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New Approaches to Managing Lifecycles of Digital Knowledge Commons

PI: Benjamin Mako Hill
Sponsor: New Approaches to Managing Lifecycles of Digital Knowledge Commons
Project Period: -
Amount: $549,959.00


This research seeks to understand and develop remedies for a set of very difficult problems that face peer production information resources and that have kept many from achieving high goals that were originally set for them. Digital knowledge commons like Wikipedia, open source software, and collaborative filtering systems like Reddit produce enormous social and economic value and serve as critical information infrastructure. Decades after many of the most important peer produced knowledge commons were launched, many are under attack by vandalism, disinformation campaigns, and a range of special interests. At the same time, many of the largely volunteer-based groups who sustain mature communities have been stable in membership or shrinking for years. A body of research suggests that these patterns of decline are due, at least in part, to commons becoming increasingly closed to contributions. Integrating and building on a body of social computing and social scientific research, this research will study why knowledge commons increasingly reject the work of volunteers and analyze how these communities should structure themselves to better manage growth. In doing so, the work will advance our general understanding of the relationship between collective action, public goods, and common pool resource governance.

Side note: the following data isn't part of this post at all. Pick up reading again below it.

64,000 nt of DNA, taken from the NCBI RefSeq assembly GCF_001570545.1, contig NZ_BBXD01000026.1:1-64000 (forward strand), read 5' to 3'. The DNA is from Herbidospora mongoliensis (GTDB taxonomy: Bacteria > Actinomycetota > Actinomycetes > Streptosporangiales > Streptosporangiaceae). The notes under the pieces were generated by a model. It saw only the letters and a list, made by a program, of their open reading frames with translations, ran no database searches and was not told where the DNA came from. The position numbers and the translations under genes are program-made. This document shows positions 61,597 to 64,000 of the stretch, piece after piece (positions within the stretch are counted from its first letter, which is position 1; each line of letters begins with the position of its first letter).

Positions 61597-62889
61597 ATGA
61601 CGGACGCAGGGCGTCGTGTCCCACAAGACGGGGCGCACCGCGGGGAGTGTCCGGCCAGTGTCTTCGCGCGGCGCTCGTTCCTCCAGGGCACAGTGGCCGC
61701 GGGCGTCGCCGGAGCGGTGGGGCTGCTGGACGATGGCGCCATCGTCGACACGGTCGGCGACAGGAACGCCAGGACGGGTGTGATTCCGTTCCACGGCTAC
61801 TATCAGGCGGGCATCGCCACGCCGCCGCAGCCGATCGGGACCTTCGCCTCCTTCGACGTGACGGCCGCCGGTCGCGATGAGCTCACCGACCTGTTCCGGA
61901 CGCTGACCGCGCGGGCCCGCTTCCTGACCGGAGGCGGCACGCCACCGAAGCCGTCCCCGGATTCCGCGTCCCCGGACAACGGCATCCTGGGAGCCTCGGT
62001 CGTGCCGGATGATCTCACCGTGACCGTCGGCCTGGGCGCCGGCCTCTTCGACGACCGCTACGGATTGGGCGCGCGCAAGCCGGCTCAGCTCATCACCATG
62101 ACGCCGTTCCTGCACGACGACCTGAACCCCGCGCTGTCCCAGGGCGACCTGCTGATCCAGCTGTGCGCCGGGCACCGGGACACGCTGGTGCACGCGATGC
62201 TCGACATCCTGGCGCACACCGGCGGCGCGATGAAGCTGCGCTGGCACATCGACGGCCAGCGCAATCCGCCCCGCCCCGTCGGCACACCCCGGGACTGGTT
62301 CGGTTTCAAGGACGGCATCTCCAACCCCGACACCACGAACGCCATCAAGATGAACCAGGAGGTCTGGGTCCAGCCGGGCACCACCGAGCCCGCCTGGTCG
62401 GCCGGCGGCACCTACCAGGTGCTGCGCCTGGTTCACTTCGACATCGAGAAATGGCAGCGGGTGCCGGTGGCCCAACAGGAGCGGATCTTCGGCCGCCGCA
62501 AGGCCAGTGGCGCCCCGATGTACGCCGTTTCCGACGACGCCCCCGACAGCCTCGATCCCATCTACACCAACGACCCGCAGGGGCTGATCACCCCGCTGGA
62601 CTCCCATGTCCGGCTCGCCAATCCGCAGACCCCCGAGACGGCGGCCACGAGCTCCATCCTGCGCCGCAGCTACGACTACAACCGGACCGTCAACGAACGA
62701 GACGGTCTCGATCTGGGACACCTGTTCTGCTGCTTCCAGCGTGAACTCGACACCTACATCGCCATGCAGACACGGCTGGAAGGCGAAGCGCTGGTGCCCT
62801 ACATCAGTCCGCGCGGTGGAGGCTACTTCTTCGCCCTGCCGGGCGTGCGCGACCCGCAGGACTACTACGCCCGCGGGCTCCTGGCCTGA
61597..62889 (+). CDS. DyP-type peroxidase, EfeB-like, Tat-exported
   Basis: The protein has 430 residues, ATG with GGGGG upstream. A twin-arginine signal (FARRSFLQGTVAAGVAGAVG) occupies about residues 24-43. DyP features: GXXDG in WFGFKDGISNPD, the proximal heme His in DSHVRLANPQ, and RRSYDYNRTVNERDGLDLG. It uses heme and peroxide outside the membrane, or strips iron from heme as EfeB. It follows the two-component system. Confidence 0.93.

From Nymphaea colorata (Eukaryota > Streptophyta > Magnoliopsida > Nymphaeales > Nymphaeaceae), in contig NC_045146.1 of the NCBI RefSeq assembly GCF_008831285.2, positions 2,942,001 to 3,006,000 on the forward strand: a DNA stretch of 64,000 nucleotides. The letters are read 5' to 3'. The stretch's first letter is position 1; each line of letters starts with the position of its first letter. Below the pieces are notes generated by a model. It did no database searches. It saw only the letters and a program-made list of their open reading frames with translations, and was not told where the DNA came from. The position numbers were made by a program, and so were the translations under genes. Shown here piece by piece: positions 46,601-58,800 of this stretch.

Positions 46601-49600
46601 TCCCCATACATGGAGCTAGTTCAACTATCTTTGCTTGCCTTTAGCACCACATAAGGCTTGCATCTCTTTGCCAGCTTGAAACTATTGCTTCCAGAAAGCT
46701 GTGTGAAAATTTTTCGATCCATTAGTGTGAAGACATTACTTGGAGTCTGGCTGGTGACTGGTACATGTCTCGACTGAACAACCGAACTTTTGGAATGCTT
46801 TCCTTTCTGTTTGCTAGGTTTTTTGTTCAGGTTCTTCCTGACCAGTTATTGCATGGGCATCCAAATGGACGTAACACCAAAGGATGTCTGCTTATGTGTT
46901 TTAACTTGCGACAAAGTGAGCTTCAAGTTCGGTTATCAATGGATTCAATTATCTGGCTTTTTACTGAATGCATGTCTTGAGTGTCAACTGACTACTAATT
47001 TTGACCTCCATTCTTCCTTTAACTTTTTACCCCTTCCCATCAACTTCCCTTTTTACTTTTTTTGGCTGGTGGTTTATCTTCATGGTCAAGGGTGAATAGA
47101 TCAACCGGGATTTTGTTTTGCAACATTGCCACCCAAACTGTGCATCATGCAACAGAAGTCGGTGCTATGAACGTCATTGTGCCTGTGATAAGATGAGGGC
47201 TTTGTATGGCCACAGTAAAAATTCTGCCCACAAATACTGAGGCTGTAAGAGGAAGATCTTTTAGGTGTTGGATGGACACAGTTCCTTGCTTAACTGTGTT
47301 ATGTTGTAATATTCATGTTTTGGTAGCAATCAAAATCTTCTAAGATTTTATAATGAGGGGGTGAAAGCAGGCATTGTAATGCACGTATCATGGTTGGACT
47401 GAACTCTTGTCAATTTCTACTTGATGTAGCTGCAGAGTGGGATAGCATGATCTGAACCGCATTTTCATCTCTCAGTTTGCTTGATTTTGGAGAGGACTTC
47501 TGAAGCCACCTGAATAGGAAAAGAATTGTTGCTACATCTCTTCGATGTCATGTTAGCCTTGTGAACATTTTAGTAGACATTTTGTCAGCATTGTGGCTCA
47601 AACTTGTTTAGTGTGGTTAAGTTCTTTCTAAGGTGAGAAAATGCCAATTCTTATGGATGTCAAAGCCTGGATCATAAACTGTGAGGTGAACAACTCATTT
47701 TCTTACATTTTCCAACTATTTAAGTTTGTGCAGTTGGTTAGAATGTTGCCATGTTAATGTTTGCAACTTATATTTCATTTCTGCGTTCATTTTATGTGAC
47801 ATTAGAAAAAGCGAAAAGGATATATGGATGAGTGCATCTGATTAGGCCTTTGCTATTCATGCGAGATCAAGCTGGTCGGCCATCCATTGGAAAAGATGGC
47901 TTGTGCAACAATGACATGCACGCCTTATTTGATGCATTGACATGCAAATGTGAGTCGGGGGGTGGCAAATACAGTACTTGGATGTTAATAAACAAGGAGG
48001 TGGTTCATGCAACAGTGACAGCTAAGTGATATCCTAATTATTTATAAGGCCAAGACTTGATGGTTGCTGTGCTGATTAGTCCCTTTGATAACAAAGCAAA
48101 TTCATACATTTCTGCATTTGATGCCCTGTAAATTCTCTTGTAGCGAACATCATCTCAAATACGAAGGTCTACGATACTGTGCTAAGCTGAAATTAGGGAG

In four parts, the project will attempt to (1) develop a theoretical framework to explain why online communities follow regular patterns of growth and decline and (2) conduct a series of empirical studies of wikis, open source software, and collaborative filtering sites. Using insights from the first two parts, the work will seek to (3) identify a set of strategies for the effective management of lifecycles in a knowledge commons. Finally, the work will (4) create tools and datasets to help researchers and practitioners manage online community lifecycles. This work will be conducted in close collaboration with community managers and disseminated through a series of outreach-focused meetings, workshops, and information resources as well as through scholarly publications and university classes. Managers of knowledge commons can use the strategies developed in this research to navigate tradeoffs between openness and closure across their communities' lifecycles. By better supporting the work of peer production organizations, the broadest impacts of this work are the indirect effects it will have on nearly all Internet users who rely on peer produced software and information to conduct their business and personal lives.

This award reflects NSF's statutory mission and has been deemed worthy of support through evaluation using the Foundation's intellectual merit and broader impacts review criteria.